• skinman

    I am an atheist.  I lack a belief in a god or gods.  Accepting a creed, in my opinion, is a step toward religion and I have no interest in that.  Especially if that creed references christ or god or any religious figure.
    That being said, I appreciate anyone who accepts the facts that science lays out for us.  I appreciate anyone who understands the need for us to take care of our planet.  So good for Michael Dowd, I wish there were more christians in the world like him.

  • Tim

    I’ll be honest, I’ve read that “creed” three times now, and as far as I can tell, it’s pretty much straightforward, old fashioned existentialism. If it speaks for everyone, then it really doesn’t say anything. Capitalizing words to make them potentially fit a readers idea of a god while also abstracting them with nonpersonal terms doesn’t seem to make it a true fit for anyone.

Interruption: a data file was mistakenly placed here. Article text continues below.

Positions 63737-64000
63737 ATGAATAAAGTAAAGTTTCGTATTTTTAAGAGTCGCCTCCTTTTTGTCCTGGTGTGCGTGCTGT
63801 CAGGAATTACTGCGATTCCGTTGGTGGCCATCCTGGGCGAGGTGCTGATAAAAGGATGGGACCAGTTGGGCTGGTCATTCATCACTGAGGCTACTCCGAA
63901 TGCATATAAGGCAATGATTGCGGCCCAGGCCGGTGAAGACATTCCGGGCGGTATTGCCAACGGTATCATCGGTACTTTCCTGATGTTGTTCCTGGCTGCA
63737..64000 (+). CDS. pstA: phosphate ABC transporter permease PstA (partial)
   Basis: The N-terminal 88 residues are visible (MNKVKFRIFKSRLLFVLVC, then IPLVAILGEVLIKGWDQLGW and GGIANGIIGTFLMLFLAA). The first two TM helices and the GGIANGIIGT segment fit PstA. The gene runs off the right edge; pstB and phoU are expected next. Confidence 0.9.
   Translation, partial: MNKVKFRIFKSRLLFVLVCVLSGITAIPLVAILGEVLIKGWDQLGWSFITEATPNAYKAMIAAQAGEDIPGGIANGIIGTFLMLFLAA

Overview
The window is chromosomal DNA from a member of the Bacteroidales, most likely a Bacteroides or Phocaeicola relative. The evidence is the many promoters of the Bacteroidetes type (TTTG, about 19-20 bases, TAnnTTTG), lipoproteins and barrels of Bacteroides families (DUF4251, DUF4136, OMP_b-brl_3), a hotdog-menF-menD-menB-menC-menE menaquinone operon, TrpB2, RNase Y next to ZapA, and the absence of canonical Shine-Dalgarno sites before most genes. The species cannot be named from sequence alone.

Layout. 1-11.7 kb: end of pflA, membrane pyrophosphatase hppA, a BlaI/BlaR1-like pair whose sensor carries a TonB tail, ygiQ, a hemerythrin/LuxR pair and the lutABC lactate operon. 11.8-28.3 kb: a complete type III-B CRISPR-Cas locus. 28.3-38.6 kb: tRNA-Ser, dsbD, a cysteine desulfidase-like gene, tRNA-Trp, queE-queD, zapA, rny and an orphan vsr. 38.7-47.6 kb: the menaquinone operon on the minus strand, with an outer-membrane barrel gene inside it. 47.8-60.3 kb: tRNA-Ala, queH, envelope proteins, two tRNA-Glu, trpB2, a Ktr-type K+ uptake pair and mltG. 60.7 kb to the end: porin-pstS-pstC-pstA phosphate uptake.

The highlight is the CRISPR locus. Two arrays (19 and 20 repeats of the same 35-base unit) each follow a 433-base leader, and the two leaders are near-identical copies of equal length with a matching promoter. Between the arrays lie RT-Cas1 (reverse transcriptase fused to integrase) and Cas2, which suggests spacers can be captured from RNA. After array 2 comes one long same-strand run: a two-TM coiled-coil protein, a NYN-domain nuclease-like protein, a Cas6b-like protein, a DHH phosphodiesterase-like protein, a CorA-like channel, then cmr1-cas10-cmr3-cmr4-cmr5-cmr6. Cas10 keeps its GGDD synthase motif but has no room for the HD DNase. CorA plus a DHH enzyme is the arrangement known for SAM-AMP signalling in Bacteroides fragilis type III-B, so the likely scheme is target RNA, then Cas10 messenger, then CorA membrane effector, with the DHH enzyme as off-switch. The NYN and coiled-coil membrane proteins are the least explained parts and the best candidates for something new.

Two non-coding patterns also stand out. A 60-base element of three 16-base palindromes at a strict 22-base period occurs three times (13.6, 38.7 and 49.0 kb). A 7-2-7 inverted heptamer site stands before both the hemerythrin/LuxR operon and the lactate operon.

• cameronhorsburgh

    I struggled with the bites you put up, but in their broader context they’re pretty much where I’m headed with my own thinking anyway. I can certainly affirm the centrality of reality, and I’ll allow a level of identity of reality with God, although the nature and the extent of that identification is up in the air for me.

    I suspect Dowd would be right at home amongst process theologians. I’m not sure what he’d make of process metaphysics though. (Actually, I’m still not sure what process philosophers make of process metaphysics, but that’s another story!)

    • I feel similarly. This is the way I’ve tended to put matters lately: